“The words are violence crowd is right about the power of language. Words can be vile, disgusting, offensive, and dehumanizing. They can make the speaker worthy of scorn, protest, and blistering criticism. But the difference between civilization and barbarism is that civilization responds to words with words. Not knives or guns or fire. That is the bright line. There can be no excuse for blurring that line—whether out of religious fanaticism or ideological orthodoxy of any other kind.
Today our culture is dominated by those who blur that line—those who lend credence to the idea that words, art, song lyrics, children’s books, and op-eds are the same as violence. We are so used to this worldview and what it requires—apologize, grovel, erase, grovel some more—that we no longer notice.”-Bari Weiss, “We Ignored Salman Rushdie’s Warning.” Common Sense. August 13, 2022.
Thinking for yourself is never going to line up with any kind of ideological orthodoxy. Free speech is ultimately about listening to unorthodox voices. But, if it is used to drown them out, giving certain orthodoxies the greatest share of voice, then do you really have free speech? What often pretends to be “free speech” isn’t about free speech. It’s about something else. As Steve Bannon would have it: “This is not about persuasion: This is about disorientation.”
The disorientation is to make it more difficult to come to independent conclusions, and it is also designed to limit the kind of traction unorthodox ideas can get among the population. Both are very much designed to promote established ideas and the status quo.
To use a metaphor, who is the Amazon of ideology in a culture? Often, thee are driven by political elites, whether they be based on religious, business, or some other orthodoxy. Ideally, free speech is about expanding the Overton window, the things that we can talk about. Shouting down the opposition isn’t free speech. Giving room for dissenting voices is free speech.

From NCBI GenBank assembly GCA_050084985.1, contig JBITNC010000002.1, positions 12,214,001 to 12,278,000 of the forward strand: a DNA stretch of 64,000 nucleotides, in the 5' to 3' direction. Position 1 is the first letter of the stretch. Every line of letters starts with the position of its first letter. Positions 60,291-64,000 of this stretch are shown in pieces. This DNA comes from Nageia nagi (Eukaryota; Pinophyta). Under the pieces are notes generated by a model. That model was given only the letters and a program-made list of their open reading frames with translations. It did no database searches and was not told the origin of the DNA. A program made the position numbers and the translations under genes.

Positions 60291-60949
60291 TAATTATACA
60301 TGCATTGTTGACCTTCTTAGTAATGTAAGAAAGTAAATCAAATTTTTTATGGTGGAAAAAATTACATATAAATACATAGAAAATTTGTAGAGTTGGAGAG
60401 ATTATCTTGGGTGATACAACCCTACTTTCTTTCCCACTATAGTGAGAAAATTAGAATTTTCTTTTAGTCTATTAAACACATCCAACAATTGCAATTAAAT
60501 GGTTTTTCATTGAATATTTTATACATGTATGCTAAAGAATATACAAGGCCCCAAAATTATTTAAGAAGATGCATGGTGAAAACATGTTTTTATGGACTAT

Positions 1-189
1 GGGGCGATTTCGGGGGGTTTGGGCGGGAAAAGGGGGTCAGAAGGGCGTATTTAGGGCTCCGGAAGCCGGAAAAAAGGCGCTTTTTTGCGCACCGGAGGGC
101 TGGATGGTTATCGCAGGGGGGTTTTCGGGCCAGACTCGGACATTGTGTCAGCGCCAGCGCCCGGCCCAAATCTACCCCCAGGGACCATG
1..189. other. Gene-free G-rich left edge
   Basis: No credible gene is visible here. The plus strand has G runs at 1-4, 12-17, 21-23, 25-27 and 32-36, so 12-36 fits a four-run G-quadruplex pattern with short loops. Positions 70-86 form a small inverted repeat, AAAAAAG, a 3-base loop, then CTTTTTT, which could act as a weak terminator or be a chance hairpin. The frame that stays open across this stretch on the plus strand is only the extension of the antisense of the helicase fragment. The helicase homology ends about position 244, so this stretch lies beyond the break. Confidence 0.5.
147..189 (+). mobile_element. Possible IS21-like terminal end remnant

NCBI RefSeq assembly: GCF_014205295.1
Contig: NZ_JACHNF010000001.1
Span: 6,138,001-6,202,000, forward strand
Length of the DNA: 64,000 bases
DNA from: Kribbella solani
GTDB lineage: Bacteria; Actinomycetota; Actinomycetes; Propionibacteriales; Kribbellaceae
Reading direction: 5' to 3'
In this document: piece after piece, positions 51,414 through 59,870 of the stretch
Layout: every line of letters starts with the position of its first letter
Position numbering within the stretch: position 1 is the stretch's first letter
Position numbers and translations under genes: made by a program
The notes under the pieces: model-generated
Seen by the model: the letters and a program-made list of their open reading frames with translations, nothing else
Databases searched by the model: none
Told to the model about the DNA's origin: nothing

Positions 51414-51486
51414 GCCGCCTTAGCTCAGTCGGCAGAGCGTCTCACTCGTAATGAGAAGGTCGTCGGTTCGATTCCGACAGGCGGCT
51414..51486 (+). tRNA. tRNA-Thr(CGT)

Of course, if that is the view, people will claim their views are somehow dissenting. They’ll espouse the most mainstream ideas, and they’ll exclude some portion to signal that their ideas are in the minority or unique.
There’s also the other direction. You may have some unique ideas. But, it’s very possible that they aren’t interesting to many other people, even if you believe they should be. Tolerance for people that do not share your views has to flow in all directions. A minority that thinks they are on the right side of history and doesn’t have to listen to people that don’t agree with them have all the same problems of the dominant ideologies without the political clout. For people on the sidelines, it is hard to see the advantages of switching out one for the other.
So, it’s a complex business. The Dead Kennedy’s offered good advice though in Nazi Punks Fuck Off, i.e., our default mode should be to listen to new ideas and voices. But, a punk Nazi, or one that shares some of our ideas or aesthetic, isn’t necessarily an improvement over the choices of the ideological Amazon.
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